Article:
What is a dermoid?
A dermoid is an overgrowth of normal, non-cancerous tissue in an abnormal location. Dermoids occur all over the body. The ones in and around the eye are usually comprised of skin structures and fat.
Where are dermoids found around the eyes?
There are two main dermoid types that occur on or around the eyes. An orbital dermoid is typically found in association with the bones of the eye socket. An epibulbar dermoid is found on the surface of the eye, either at the junction of the cornea and sclera (limbal epibulbar dermoid).
Do dermoids need to be removed?
Sometimes dermoids can cause vision loss in the affected eye. There is also a small risk that orbital dermoids can rupture and cause an inflammatory reaction. For these reasons your pediatric ophthalmologist / Child eye specialist may recommend that the dermoid be removed.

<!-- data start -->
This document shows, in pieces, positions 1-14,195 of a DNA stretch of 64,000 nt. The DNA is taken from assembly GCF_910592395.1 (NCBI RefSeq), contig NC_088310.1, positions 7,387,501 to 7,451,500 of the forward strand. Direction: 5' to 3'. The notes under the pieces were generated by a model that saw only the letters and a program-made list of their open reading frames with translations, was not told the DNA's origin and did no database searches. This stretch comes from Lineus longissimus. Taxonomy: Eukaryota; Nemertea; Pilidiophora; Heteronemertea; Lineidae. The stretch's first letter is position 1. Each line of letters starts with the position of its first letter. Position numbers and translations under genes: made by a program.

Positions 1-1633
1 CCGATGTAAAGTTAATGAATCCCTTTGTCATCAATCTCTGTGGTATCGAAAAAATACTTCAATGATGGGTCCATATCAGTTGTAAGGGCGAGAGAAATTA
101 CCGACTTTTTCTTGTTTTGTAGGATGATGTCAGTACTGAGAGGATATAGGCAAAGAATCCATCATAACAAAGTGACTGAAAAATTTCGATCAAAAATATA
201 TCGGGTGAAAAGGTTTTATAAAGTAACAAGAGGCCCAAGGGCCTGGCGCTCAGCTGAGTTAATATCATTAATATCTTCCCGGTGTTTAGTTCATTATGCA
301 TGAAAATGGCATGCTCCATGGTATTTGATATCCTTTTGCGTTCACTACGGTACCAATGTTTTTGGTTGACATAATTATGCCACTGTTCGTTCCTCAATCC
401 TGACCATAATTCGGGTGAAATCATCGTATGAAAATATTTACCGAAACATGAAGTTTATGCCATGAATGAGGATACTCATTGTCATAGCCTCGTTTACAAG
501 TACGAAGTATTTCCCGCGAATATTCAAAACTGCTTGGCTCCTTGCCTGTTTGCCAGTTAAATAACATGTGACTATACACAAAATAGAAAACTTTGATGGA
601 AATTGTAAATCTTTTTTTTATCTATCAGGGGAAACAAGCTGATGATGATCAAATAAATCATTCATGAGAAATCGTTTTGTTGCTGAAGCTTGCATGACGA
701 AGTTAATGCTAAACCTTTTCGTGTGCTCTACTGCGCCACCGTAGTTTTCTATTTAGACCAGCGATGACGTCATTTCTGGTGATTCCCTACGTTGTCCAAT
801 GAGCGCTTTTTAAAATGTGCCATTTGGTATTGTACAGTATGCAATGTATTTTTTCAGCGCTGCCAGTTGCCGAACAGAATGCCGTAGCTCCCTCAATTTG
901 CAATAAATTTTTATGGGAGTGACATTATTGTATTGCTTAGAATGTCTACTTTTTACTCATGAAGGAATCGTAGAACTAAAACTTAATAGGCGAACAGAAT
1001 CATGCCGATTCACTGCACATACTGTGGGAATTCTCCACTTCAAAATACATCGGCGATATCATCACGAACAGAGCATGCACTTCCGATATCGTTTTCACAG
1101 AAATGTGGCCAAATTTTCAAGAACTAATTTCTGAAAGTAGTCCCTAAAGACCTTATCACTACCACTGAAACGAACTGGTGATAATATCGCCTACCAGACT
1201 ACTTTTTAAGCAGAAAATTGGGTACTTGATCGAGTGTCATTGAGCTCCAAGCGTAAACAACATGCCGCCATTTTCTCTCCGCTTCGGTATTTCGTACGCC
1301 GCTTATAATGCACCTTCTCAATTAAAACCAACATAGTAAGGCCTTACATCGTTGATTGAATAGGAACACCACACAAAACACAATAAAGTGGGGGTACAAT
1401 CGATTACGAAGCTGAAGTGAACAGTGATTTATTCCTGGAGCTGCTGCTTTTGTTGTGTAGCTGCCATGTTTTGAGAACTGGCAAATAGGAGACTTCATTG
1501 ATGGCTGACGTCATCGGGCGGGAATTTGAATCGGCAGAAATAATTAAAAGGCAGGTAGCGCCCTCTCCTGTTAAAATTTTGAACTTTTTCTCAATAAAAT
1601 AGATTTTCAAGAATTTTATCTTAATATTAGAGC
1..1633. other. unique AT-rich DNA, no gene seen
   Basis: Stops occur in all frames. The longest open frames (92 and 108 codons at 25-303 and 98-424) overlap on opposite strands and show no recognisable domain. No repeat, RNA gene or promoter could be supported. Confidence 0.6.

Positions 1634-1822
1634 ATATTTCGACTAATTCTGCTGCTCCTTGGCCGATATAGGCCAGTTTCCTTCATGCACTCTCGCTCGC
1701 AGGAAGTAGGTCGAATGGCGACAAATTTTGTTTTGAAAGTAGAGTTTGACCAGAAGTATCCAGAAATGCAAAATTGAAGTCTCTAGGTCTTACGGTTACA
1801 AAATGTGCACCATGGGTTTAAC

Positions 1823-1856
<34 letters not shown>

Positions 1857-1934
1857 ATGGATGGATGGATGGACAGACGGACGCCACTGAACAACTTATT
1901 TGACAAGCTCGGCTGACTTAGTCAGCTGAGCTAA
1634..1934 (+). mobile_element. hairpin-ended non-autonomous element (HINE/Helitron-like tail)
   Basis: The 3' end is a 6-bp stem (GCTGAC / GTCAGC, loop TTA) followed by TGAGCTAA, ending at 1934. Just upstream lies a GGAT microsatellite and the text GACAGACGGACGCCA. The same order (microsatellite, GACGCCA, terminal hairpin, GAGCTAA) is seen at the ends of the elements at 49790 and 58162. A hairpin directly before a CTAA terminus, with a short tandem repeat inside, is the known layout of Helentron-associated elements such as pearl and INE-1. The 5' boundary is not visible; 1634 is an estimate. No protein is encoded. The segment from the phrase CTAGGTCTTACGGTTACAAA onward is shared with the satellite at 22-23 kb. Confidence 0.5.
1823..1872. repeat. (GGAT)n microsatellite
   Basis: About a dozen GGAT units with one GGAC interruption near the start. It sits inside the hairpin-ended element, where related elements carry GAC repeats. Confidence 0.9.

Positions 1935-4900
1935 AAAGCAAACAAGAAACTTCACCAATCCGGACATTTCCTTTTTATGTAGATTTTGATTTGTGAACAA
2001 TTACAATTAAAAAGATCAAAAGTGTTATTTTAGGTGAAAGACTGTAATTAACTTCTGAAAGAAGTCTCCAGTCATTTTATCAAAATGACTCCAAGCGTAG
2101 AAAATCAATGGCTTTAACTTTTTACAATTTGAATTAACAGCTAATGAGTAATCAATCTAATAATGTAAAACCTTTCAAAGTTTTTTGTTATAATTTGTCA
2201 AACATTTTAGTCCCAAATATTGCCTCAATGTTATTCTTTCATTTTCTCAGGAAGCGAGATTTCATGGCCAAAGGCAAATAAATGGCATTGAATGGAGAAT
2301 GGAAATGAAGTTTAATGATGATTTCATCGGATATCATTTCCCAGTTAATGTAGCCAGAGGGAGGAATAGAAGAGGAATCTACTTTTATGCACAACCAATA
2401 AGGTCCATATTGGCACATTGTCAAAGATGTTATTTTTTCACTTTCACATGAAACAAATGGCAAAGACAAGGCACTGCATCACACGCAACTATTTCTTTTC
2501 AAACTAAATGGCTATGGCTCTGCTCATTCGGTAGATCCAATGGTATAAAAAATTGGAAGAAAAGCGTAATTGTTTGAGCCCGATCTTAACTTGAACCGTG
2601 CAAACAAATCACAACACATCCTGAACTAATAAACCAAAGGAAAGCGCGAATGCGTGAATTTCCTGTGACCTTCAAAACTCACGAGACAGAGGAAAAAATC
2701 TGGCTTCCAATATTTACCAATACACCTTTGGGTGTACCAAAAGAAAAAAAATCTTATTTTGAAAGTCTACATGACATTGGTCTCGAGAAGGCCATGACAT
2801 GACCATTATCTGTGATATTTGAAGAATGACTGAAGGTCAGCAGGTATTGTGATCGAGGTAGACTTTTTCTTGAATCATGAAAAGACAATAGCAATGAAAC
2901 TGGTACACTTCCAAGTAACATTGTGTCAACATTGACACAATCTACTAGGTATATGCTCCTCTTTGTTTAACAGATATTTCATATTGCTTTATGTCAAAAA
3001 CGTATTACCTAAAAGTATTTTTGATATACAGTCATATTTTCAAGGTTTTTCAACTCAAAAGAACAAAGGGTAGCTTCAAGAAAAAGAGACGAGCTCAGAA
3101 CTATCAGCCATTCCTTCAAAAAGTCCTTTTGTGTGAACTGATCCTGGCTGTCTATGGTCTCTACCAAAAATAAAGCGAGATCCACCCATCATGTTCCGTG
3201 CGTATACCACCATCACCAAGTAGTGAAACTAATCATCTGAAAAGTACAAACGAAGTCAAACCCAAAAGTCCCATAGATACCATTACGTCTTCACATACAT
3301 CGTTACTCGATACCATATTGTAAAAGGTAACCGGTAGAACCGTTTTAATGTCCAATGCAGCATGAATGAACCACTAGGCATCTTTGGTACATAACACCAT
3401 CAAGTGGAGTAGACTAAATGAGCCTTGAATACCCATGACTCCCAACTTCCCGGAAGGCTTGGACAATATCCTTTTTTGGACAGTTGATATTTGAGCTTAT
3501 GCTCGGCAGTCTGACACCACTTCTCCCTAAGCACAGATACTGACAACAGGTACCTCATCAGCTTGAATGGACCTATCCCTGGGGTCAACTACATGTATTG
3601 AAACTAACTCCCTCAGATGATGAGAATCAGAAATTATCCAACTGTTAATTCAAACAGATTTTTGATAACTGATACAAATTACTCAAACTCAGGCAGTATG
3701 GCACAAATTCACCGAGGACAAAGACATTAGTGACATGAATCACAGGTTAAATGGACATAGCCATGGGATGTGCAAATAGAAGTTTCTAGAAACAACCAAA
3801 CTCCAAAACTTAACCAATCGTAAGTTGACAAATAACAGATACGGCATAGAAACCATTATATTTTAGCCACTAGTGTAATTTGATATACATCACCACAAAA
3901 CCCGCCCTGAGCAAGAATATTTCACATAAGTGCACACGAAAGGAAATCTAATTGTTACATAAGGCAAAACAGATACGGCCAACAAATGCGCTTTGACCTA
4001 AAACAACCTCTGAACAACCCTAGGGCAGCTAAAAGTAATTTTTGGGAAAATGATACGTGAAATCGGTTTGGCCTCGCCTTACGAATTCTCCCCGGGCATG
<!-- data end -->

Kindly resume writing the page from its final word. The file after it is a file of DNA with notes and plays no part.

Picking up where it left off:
Where are limbal dermoids usually found?
They are found on the surface of the eye one the cornea or at the junction of the cornea and sclera.
Do limbal dermoids need to be removed?
Because they can cause eye irritation and because the appearance is abnormal, epibulbar dermoids are usually removed.
How are limbal dermoids removed?
The dermoids are cut flush with the surface of the eye. Sometimes the dermoid extends into the sclera and/or the cornea and care must be taken to avoid entering the eye when excising them. After excision, the site where the dermoid lay can be covered by a piece of transplanted cornea.
Do limbal dermoids cause vision loss?
Occasionally the dermoid is so large that it blocks visual input from entering the eye. More often however, the vision loss occurs because the presence of the dermoid causes the cornea of the affected eye to have an irregular shape, which causes large amount of astigmatism and a blurred image and thus development of amblyopia.
Are limbal dermoids associated with other diseases?
Yes, sometimes. They can be found in persons with Goldenhar syndrome and encephalocraniocutaneous lipomatosis etc.